On this day, September 13 in 1939, in Flint, Michigan, was born a person who changed my life and those of countless others – all for the better.
His name was Robert Dwayne Hopper. Bob Hopper was the most brilliant person ever to haunt the Silver Valley. He was a fighter and a philosopher, and a writer, and always a student. His curiosity about things universal and local was insatiable, as was his appetite for literature new and old. His mind was a sponge.
Not often do you meet a mine-owner who can discuss the delicate differences between Plato and Socrates, wax rhapsodic about “Zen and the Art of Motorcycle Maintenance” and “I Heard the Owl Call my Name,” then turn to the flaws in Nietzche’s outlook, all the while diagnosing a stubborn Diesel engine. He lent me a few of his books. Each page of every one was annotated by him in tiny print, underscored, and usually ending in a question mark which would send him off to another book or research.
Did I tell you Bob Hopper was a mine-owner? More like a mine-rescuer. He was living in Seattle, having traveled most of the West and Alaska as a prospector, trucker, and scrap-dealer. He received a flyer one day advertising an auction of some of bankrupt Bunker Hill’s assets: Bobcats, iron, timber and such. They were scrapping the place. He dashed to Kellogg as fast as he could, then asked himself, “What happens to the mine? The Bunker Hill Mine was to me, even as a kid in Flint, Michigan, the shining city on the hill.”
The EPA was in the process of demolishing the Bunker Hill smelters, but the mine was in limbo. EPA took it for granted that it was theirs, but neglected to bid on it. Hopper, being a lot smarter than any bureaucrat, submitted a bid for $10 and COVC and acquired title. In the ensuing decades, the EPA tried to wrest it from him, at one point even drafting a seizure plan, and fined him for every step he took. His opposition was local, too. His first welcome was from a water district employee, now mayor of Kellogg, who cut off his water supply – not just by closing a valve, but by ripping out pipe.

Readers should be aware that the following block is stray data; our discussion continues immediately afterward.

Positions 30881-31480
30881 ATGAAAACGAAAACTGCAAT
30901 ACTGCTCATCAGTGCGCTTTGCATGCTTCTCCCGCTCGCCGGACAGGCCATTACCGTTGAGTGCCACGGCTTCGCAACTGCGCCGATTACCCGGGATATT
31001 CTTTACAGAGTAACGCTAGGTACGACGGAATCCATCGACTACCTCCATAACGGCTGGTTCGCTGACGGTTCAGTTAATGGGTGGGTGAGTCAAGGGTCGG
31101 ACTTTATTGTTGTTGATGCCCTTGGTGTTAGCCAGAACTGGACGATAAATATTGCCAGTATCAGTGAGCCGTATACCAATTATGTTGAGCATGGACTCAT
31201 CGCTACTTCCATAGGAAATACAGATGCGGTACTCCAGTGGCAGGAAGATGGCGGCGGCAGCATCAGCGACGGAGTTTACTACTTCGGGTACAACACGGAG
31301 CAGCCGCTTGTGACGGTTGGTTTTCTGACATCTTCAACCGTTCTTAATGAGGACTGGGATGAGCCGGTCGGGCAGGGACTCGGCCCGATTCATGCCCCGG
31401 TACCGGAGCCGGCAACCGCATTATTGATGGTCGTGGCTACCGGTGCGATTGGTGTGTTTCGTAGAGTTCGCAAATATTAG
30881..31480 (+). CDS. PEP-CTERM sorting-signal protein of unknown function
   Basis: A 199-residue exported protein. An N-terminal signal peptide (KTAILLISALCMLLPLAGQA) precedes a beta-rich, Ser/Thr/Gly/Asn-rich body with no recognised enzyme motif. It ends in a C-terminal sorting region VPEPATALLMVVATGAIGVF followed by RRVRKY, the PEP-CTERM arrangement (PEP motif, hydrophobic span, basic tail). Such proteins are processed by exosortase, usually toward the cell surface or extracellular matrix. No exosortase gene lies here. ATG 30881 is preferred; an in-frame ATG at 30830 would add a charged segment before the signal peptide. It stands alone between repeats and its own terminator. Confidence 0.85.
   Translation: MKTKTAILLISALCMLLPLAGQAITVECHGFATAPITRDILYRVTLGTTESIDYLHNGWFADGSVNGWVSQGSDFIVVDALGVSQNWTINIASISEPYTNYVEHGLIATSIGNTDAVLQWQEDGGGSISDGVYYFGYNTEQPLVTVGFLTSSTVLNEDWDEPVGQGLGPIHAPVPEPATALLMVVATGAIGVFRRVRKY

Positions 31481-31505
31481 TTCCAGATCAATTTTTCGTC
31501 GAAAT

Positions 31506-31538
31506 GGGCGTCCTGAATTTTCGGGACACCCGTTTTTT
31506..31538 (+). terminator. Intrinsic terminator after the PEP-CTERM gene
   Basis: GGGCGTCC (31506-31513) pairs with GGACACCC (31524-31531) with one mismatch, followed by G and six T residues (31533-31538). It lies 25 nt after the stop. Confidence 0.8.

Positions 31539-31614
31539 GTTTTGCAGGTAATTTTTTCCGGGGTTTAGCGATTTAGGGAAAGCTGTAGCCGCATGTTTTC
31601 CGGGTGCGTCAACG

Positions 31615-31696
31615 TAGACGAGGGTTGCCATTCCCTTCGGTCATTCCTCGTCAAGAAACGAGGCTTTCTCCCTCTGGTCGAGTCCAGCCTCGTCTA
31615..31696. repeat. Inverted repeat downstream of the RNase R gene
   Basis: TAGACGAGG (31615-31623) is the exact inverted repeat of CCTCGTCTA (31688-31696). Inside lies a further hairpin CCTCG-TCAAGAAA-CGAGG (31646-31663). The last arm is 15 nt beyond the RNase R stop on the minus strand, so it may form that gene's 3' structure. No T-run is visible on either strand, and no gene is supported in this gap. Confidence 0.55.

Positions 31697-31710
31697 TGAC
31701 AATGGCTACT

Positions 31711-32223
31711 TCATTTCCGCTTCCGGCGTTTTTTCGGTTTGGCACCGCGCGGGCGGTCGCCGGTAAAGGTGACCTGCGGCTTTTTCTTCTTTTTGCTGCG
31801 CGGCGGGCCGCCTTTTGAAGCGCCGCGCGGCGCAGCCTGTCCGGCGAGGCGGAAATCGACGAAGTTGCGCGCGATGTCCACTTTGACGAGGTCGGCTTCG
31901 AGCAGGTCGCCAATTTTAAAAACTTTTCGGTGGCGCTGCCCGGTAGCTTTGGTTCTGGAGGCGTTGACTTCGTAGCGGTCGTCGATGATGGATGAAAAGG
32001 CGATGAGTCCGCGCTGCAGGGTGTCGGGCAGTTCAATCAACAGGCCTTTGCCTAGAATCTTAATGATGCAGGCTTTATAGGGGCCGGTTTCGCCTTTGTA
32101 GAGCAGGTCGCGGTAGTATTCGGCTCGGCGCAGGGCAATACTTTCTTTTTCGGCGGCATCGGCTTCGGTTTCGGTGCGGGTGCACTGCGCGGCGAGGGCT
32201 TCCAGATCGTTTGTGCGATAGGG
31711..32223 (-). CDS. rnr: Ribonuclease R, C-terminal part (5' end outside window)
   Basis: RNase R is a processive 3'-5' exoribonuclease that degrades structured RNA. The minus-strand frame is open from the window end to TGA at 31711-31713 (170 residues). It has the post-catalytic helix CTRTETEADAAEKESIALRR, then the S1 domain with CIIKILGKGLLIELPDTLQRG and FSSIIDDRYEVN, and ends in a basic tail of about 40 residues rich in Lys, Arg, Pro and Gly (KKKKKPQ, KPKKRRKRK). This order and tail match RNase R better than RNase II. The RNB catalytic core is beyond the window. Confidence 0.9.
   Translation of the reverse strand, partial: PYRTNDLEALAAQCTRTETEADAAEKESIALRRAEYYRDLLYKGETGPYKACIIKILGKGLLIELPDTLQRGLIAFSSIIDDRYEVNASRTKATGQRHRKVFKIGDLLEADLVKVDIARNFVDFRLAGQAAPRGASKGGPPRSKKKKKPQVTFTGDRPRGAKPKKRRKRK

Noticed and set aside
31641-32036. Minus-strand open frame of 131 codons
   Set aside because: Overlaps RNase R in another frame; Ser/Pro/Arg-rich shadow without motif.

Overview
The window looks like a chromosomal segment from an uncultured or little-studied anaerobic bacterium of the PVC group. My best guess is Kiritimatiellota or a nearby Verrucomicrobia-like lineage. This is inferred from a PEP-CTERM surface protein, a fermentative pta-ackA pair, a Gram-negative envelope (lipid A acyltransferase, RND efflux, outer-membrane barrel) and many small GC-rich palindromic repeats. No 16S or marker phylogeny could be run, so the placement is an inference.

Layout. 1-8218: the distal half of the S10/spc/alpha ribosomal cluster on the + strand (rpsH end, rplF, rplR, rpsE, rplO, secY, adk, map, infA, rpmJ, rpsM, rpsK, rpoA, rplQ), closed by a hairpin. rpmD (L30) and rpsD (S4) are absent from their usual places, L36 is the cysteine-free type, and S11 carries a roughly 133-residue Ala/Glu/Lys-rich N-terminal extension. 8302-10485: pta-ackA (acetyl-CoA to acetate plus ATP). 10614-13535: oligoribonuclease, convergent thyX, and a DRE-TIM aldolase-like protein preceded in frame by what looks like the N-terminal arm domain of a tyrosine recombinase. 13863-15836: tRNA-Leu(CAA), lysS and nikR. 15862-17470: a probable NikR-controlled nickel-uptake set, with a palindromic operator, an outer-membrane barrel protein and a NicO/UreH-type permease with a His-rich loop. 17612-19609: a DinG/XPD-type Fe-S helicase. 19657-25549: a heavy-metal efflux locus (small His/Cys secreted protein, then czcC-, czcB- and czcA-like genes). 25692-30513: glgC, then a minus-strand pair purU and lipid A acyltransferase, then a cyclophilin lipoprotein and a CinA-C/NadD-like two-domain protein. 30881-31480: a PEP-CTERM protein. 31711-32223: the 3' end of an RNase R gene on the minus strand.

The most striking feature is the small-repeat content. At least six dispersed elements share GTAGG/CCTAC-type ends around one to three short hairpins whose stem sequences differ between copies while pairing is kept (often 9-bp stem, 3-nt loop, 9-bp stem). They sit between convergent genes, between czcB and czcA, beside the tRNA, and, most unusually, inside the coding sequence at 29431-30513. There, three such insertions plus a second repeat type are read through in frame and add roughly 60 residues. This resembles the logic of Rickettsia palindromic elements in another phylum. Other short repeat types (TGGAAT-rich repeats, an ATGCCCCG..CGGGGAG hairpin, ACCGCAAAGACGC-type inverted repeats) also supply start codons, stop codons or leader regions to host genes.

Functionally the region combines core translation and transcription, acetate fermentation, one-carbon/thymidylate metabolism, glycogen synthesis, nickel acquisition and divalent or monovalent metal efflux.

Ironically, it was Bob Hopper who scrambled around to pay all the un-paid bills, ranging from the pension fund to the bar-tabs in uptown Kellogg, left deadbeat by the mine’s former owners.
It seemed Hopper had no local friends, but in fact he did. Lovon Fausett and Bill Calhoun, two of the mining district’s very brightest bulbs, were his close friends. I was invited into their inner circle and every Thursday we had lunch at the Broken Wheel in Kellogg. One day the trio ordered Spam for lunch. “I’ll have the Spam,” Lovon said. “I’ll have the Spam,” said Calhoun. Hopper concurred, but he wanted his fried.
Bob Hopper was lied to and shat upon by the EPA on a daily basis. They used every ruse in the book to deprive him of his private property rights and his mine. But he fought back. One determined man against 15,376 federal employees, each of whom make more money in a month than Bob took from the mine in a year. They even stole some of his private land from him.
I don’t wish to portray Robert Hopper as a victim, although it could be played that way. The Spokane-based Spokesman-Review newspaper berated him on a regular basis for not rolling over and playing dead, fed by “leaks” from EPA Region X, who at one point tried to tie him to the Mafia. His probate disproved that, but what a cruel thing for those bastards to do.
I’d rather remember him as a guy way ahead of the curve. He was not some Silicon Valley asshole who thought he had all the answers. He was living in excruicating physical pain, which he never talked about even to his closest friends, trying to save a mine and fight off the federal criminals. When the EPA started to really beat on him, they went to federal court, and pro se, Robert won.
So, my dear departed friend Robert Hopper, I give thanks for your friendship and for saving the Bunker Hill. I’ve still got your number on speed-dial. Can’t believe it’s been six years since you left us. Yet I still feel you’re here.